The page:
CANBERRA    -    Bill Shorten conceded Labor’s defeat in the Australian federal election on Saturday evening. He also stepped down as leader of the Australian Labor Party (ALP).

Before the announcement, chief election analyst of the Australian Broadcasting Corporation (ABC) Antony Green had predicted that the Liberal-National Party Coalition (LNP), led by Prime Minister Scott Morrison, would win the election. “Without wanting to hold out any false hope, while there are still millions of votes to count and important seats yet to be finalized, it is obvious that Labor will not be able to form the next government,” said Shorten as ABC live report showed that about 68 percent of the votes were counted. “This has been a tough campaign. Toxic at times. But now that the contest is over, all of us have a responsibility to respect the result, respect the wishes of the Australian people and to bring our nation together,” he said.

“I wish we could have formed a government for these Australians on this evening. I wish we could have won for the true believers, for our brothers and sisters in the mighty trade union movement. I wish we could have done it for Bob,” he added.

Bob Hawke, Shorten’s political hero and the longest-serving Labor PM in history, passed away only two days before Saturday’s election, aged 89.

For Shorten himself, however, the road was bumpy. Chosen to lead the ALP after the party lost the 2013 election in a landslide, he was defeated three years later when Malcolm Turnbull claimed victory.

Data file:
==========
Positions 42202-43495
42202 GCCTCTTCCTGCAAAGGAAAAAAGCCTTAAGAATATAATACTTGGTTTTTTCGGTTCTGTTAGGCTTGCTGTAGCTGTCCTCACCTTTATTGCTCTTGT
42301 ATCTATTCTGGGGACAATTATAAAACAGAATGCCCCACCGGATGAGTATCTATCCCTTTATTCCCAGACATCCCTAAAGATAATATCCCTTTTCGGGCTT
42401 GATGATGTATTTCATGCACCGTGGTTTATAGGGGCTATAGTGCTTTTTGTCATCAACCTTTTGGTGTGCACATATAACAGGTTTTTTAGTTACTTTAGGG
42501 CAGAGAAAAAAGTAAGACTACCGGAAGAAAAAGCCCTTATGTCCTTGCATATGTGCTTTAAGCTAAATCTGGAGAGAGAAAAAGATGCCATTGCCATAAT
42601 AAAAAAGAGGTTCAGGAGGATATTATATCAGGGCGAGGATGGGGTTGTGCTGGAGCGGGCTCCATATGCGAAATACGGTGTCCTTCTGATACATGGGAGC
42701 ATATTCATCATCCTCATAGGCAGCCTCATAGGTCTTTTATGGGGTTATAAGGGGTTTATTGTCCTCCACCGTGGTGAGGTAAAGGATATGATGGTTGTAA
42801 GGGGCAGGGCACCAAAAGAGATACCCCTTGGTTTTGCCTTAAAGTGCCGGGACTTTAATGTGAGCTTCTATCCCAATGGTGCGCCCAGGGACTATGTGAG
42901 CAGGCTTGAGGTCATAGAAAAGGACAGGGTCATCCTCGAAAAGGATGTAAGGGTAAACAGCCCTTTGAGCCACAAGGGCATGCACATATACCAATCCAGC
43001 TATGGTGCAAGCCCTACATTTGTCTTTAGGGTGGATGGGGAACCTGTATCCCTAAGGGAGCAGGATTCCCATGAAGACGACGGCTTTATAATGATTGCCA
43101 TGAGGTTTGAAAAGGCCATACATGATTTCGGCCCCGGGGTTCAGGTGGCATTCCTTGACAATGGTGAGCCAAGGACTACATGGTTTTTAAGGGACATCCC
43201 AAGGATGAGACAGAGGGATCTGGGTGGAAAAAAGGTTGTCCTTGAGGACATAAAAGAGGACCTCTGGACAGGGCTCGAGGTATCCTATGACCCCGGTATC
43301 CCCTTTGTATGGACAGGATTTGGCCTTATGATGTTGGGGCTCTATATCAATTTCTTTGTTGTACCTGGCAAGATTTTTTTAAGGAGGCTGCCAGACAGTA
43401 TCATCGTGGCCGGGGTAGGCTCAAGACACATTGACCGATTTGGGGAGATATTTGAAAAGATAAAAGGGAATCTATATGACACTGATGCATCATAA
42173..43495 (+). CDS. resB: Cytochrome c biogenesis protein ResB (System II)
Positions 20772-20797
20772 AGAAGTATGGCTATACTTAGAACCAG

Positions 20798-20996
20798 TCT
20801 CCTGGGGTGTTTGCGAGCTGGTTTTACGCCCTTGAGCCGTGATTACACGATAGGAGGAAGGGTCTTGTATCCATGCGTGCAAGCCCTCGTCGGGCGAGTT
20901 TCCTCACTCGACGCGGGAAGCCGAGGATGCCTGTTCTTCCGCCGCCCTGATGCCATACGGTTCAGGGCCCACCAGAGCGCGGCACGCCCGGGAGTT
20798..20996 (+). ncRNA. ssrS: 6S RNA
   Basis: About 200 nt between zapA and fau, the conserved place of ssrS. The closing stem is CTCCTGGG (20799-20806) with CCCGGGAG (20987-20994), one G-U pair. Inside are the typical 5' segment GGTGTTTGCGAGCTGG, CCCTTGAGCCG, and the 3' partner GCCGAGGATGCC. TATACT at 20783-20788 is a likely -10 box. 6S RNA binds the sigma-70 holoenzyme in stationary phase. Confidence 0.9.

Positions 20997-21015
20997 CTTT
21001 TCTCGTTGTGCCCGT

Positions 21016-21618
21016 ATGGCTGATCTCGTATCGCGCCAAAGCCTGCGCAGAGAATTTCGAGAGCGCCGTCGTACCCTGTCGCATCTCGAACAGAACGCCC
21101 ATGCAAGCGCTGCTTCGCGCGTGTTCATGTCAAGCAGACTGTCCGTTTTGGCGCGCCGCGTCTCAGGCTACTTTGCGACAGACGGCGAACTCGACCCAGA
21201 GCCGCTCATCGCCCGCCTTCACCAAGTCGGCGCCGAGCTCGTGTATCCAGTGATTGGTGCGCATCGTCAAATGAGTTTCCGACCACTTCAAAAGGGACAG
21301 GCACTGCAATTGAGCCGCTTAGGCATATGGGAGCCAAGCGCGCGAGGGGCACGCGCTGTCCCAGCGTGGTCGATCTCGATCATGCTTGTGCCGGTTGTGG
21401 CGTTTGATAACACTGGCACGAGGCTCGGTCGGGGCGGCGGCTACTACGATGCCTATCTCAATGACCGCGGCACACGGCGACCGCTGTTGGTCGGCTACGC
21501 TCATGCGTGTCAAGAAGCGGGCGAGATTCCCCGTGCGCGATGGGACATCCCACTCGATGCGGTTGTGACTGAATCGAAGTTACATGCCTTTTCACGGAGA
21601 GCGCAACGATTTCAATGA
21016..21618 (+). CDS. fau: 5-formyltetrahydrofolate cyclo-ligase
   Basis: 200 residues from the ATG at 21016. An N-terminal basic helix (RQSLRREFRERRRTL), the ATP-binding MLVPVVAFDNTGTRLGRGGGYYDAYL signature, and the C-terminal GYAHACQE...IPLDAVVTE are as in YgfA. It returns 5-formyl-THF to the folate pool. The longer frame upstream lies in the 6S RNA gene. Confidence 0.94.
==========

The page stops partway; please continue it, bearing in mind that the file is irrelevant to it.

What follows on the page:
“I leave the stage tonight but I encourage all Australians, particularly young Australians, never lose faith in the power of individuals to make a difference. Never give up. Never give up aiming for better,” he said.

Speaking in Melbourne, where earlier in the day he said he was “quietly confident” of victory, Shorten said “Labor’s next victory will belong to our next leader and I’m confident that victory will come at the next election.”

For many, Saturday was considered the “unloseable election” for Labor and party leader Bill Shorten, who built his campaign on promising action on climate change and significant investment in healthcare, education and infrastructure.

Morrison, who became Australia’s 30th PM in August 2018 when he was chosen to replace Malcolm Turnbull as leader of the LNP, campaigned on a message of stability, promising fiscal stability and tax cuts across the board.

Every opinion poll suggested that Labor was set for victory on the back of strong swings towards the party in electorates in Victoria and Queensland.

However, the LNP was able to mitigate its losses in Victoria, considered the most progressive state in Australia, while also winning seats from Labor in Queensland.